The eligibility criteria for the OAS pension are more straightforward. You must be 65 or older, be a Canadian citizen or legal resident, and have resided in Canada for at least 10 years after turning 18. People who have lived here for 40 or more years after age 18 qualify for the full OAS amount.
Applications for OAS can be submitted up to 11 months before the 65th birthday month to avoid any interruption in payments. Required documents include proof of birthdate, Social Insurance Number, and immigration or citizenship status. CPP and OAS applications can be filed online through My Service Canada Account.
CPP Enhancement and Its Impact
Starting in 2019, the CPP is being gradually enhanced to replace more working income upon retirement. This involves slowly increasing the portion of earnings covered by the CPP through higher contribution rates phased in over 7 years.
In 2024, a second higher earnings limit will be introduced at $73,200. CPP contributions on earnings between the new limit and the current MPE will be made at a higher rate of 4% each for employees and employers. This secondary contribution rate will boost future pensions.
When fully phased in by 2025, the CPP enhancement is projected to increase lifetime CPP payments for the average worker by about 50%. Those who consistently earn more than the yearly maximum pensionable earnings will gain the most from the CPP expansion. Early analysis indicates improved retirement incomes and reduced old-age poverty.
Inflation Adjustment and CPI
The CPP provides automatic full inflation protection to retirement, survivor, and disability pensions. Every January, payments are indexed based on changes to the Consumer Price Index (CPI) so that purchasing power does not erode over time.
The CPI measures price movements for a fixed basket of common consumer goods and services, including food, shelter, transportation, and health care. Growth in the CPI reflects increases in the everyday cost of living. CPP benefits are adjusted annually by the change in average monthly CPI over the 12 months to October. This ensures pensions can offset inflation.
OAS benefits received by seniors are likewise adjusted quarterly based on CPI changes. Indexing by inflation protects the real value of CPP and OAS pensions so seniors do not face a financial squeeze. As the cost of living trends higher, so will CPP and OAS payments.
CPP and OAS Calculator
There are several online calculators and tools that allow Canadians to estimate their future CPP and OAS benefits. When using the CPP retirement pension calculator, users enter their age, province of residence, and estimated pensionable earnings each year until age 65. The tool then projects your monthly and annual CPP payments.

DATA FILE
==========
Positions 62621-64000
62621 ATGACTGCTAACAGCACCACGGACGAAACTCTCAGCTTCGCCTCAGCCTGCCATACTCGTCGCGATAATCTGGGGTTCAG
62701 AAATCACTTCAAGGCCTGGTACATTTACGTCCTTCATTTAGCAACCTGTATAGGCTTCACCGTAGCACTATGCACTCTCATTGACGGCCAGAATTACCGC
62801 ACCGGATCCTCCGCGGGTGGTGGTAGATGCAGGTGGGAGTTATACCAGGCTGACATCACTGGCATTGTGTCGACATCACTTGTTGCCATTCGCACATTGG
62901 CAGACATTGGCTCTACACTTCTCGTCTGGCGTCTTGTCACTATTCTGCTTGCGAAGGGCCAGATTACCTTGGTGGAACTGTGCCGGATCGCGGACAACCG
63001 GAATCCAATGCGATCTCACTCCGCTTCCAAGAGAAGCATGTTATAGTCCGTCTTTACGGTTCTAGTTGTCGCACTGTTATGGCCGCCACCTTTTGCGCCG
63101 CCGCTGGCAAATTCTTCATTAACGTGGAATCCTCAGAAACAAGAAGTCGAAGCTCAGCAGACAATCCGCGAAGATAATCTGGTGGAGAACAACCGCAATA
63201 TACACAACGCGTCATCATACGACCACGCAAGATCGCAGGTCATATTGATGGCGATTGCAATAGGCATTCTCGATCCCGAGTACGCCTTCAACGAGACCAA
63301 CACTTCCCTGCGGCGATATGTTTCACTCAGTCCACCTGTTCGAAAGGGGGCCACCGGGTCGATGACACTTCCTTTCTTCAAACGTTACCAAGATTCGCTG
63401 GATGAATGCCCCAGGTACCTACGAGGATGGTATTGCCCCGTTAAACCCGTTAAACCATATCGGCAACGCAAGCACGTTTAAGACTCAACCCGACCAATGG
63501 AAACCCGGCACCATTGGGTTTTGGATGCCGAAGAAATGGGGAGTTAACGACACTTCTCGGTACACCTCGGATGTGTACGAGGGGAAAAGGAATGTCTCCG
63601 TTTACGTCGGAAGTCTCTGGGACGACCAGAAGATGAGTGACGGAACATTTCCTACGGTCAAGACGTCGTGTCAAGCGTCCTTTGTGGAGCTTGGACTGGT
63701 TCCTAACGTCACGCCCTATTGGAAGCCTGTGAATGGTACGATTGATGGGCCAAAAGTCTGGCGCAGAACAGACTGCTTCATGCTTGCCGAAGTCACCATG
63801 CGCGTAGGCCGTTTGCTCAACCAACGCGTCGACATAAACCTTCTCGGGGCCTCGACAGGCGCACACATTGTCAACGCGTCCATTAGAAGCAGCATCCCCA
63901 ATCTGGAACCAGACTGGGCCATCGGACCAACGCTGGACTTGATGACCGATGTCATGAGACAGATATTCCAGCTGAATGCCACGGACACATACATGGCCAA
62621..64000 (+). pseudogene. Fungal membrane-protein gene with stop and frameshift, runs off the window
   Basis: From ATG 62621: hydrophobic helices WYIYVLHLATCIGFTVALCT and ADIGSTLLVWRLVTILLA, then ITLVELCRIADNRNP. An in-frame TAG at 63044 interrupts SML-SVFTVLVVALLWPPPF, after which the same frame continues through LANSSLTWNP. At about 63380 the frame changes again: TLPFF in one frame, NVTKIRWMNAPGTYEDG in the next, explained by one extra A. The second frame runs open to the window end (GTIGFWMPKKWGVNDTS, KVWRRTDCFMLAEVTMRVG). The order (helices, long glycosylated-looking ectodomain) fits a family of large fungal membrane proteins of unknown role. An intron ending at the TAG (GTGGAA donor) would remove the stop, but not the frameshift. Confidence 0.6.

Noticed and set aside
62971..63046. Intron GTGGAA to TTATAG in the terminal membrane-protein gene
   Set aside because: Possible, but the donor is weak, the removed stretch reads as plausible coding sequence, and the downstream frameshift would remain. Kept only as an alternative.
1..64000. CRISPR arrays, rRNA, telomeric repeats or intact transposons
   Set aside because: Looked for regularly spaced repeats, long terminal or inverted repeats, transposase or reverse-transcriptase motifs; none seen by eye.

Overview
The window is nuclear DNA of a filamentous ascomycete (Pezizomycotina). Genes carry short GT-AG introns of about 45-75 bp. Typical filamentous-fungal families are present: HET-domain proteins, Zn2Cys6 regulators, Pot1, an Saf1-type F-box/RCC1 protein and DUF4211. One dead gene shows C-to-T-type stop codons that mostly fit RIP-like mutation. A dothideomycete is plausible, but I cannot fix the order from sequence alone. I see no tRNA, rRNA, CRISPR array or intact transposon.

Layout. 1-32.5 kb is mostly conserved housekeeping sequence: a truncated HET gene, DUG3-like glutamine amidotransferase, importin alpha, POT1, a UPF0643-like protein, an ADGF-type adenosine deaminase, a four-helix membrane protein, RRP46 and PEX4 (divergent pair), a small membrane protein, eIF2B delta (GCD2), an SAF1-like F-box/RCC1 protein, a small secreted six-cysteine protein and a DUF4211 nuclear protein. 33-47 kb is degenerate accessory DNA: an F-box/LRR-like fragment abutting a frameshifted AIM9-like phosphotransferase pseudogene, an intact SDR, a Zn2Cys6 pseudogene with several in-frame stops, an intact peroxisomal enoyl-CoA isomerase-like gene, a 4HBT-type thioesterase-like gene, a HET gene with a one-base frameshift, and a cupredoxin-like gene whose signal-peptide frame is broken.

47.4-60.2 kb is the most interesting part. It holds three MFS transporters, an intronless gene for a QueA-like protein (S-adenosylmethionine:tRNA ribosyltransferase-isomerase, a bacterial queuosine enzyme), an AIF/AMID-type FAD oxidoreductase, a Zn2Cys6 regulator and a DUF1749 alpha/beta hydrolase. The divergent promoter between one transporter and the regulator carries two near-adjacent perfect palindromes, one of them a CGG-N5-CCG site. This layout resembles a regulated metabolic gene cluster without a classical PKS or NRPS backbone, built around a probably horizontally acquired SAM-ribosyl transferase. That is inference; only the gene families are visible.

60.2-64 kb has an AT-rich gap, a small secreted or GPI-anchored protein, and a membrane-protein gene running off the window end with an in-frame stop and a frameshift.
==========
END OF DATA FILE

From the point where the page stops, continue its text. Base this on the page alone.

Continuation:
The federal government also provides an OAS pension calculator. By entering your date of birth, years of Canadian residence after age 18, and current marital status, you can estimate your OAS pension amount.
These calculators account for early or delayed CPP/OAS take-up, clawbacks, survivor benefits, and other variables. The estimates help with retirement planning, but actual benefits depend on the information in your application. Use the government calculators for the most accurate projections.
Employer and Employee Contribution Rates
As of 2024, required CPP contribution rates will remain 5.95% each for employees and employers on pensionable earnings up to the MPE of $68,500. Above this limit, the new secondary contribution rate will be 4% each for employees and employers. The total combined employer/employee rate on earnings up to the MPE stays unchanged at 11.9%.
Self-employed individuals contribute at double the employee rate, so 10.9% on earnings up to the MPE and 8% between the MPE and new second earnings limit of $73,200 for 2024. These rates are mandated by CPP legislation and help fund disability, retirement, and survivor benefits. Higher CPP contributions within the expanded earnings range will increase future pension amounts.
CPP and OAS Payment Dates
OAS pension payments are issued on the following payment dates each month:
- 25th of the month – If your birthdate falls between the 1st and 10th
- 28th of the month – If your birthdate falls between the 11th and 20th
- 1st of the next month – If your birthdate falls between the 21st and month-end
CPP retirement benefits are paid on the later of these two dates:
- The day on which you first became eligible for CPP retirement pension
- The 4th last business day of the month